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Malta and its Many Marvels

‘We are incredibly varied in spite of our size,” our taxi driver boasted during our 45-minute drive from Malta’s international airport to Cirkewwa on the northern coast. My husband and I had just arrived on the main island (also called Malta) and were trying to reconcile his words with what we knew about the place and what we were seeing outside our car window.

Entrance to the city of Mdina in Malta

Entrance to the city of Mdina

What we knew was very little, like the country itself. Malta lies about 60 miles south of Sicily and consists of two main islands, the eponymous one where we had landed (about 95 square miles in size) and the adjacent island of Gozo (roughly 26 square miles). Tiny Comino (1.1 square miles) lies between them. There are also two uninhabited islets, Cominotto and Filfla.

Malta is not the smallest country in Europe but it is the most densely populated — 3,000 inhabitants per square mile compared to 85 per square mile in the United States. Total population is around 420,000 and all but 30,000 of them live on the main island. This density was evident as we drove north. Towns and villages follow one upon another in a profusion of low-slung sand-colored limestone structures that look more like Arab villages than English colonies. The names too are Arabic – Haz-Zebbug, Ta’ Qali, Naxxar, Burmarrad, Bigibba.

An example of Malta architecture

An example of Malta architecture

And the road signs! “Are these written in Maltese?,” we asked our driver. “No, all are written in English,” he replied. The words are spelled in English but they are based on Maltese, a Semitic language that sounds like Arabic gargled by an Italian. We are Italian speakers but that got us zero in terms of comprehension. This was a heads-up that Malta is more exotic than its appearance and its proximity to mainland Europe might suggest.

A taste of the unpronounceable Maltese language on a sign in Malta

A taste of the unpronounceable Maltese language

English is the second official language of the country, but Maltese is first. The cultures that have created Maltese are evident everywhere you look. A Neolithic culture existed here between 5,000 and 2,500 BC. The Phoenicians, Carthaginians, Romans, Turks, Normans, Sicilians, French, and British all occupied the islands, not to mention the Sovereign Military Order of St. John of Jerusalem, aka the Knights of Malta, who ruled from 1530 to 1798 and still have an embassy in Valletta.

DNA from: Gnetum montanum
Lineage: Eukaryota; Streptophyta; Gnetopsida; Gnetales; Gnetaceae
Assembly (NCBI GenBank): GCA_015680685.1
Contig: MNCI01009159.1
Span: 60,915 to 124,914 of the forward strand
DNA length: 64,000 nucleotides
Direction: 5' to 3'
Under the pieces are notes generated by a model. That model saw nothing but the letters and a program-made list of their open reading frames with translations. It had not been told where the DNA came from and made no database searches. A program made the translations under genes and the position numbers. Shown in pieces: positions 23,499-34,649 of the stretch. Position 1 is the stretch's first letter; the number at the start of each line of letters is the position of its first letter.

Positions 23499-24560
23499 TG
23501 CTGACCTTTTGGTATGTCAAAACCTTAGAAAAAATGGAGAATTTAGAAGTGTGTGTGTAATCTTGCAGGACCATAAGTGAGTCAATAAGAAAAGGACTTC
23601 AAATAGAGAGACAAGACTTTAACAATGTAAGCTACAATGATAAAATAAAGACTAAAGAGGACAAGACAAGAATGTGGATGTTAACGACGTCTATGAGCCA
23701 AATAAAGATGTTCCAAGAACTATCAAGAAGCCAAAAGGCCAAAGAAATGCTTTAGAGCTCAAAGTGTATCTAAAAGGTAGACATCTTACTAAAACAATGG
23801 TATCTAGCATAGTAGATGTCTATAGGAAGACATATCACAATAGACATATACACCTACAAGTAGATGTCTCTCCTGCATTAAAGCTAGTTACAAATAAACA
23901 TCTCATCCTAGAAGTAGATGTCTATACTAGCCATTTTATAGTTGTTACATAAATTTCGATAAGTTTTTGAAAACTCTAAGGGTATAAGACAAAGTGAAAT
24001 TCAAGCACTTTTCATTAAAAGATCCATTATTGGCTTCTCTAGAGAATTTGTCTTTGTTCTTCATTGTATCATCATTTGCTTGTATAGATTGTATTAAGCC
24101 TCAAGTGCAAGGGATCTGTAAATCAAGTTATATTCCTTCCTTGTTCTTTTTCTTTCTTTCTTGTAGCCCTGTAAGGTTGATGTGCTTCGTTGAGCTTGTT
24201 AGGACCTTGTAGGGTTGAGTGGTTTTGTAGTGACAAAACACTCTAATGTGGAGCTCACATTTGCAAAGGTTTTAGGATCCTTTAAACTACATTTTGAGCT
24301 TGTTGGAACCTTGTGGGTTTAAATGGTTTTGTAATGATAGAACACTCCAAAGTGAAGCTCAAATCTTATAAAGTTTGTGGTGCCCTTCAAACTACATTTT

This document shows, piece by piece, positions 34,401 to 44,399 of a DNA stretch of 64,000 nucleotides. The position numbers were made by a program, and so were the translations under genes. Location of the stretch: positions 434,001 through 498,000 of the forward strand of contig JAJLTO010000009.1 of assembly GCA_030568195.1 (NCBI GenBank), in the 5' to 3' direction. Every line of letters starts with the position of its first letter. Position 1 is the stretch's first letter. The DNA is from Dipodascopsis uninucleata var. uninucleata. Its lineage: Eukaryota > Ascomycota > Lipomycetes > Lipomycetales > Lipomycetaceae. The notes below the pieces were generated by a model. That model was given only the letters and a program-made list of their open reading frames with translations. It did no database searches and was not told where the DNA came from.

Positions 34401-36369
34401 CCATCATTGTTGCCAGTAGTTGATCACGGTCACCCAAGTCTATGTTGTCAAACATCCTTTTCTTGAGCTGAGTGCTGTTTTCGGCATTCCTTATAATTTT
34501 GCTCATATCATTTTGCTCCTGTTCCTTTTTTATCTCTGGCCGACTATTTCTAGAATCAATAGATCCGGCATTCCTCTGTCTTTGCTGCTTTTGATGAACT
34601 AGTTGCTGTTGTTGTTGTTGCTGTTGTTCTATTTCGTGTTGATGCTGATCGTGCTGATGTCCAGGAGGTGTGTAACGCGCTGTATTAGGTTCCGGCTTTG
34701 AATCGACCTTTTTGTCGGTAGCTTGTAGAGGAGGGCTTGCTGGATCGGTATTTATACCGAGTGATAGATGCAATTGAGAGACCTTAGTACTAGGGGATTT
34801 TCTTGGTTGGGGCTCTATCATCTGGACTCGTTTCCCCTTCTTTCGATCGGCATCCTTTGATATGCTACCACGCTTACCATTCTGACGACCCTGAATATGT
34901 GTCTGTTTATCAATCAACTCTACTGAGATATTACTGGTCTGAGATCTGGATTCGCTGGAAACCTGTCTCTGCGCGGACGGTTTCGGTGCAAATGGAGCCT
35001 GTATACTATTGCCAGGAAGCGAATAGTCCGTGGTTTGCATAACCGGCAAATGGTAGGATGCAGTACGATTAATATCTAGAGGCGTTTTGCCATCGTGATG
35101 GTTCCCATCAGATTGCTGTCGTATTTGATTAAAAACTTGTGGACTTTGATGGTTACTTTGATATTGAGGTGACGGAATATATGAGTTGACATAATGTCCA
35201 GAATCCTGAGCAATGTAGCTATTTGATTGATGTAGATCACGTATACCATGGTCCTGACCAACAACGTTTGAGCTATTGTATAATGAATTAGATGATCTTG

The architecture, economy, food, and customs all reflect this mélange, especially in the interior of the country. Wedged between Ottoman-styled towns and villages, we passed neatly terraced fields of figs, olives, grapes, wheat and other small farm crops typical of this Mediterranean climate with its low precipitation and more than 300 days of sunshine a year. All that sunshine makes for happy bees, and it is from honey that the island (and country) gets its name: “Malta” is a derivation of melit, a pre-Greek word for honey.

Home of the Carmelite order of nuns in Mdina, Malta

Home of the Carmelite order of nuns in Mdina

Malta’s coastline stretches 157 miles and includes cliffs, rocky and sandy beaches, coves, inlets, sparkling bays and natural ports. No wonder it was contested as a key military post for centuries. Today, the tourist towns don’t worry about pirates or invading armies. They invite as many mass market summer tourists as can be shoehorned into nondescript boxy hotels and apartments. The scenery may be spectacular but the impact is undercut by the hoards. This tiny country hosts up to five times its native population in high season – an estimated 1.5 million visitors for 2016.

The town of Qawra in Malta's off season

Qawra in the off season

Not only is Malta overcrowded in the summer; it is hot (over 100 °F) and humid. Which explains why my husband and I were visiting in February, during the “rainy” season. There is not enough rain to warrant an umbrella, fortunately. Temperatures are mostly mild, though the wind may justify jackets and scarves. No swimming or snorkeling, but sailing, tennis, horseback riding, biking, hiking, and golf are viable options. So is sightseeing.

Sightseeing in Malta

Malta has three UNESCO World Heritage sites, 365 churches, and a claim of “more monuments per square mile than any other nation.” If you are traveling independently, you can view these riches four ways: rent a car, hire a car, take the hop-on, hop-off tourist bus, or use the regular bus system. Renting a car means braving the high-density traffic (especially on Malta) and driving on the left, a legacy of the English. Hiring a car and driver/guide can be expensive. Two companies offer hop-on-hop off bus tours – Malta Sightseeing and City Sightseeing. For around € 20, you can go anywhere on that company’s line for a day.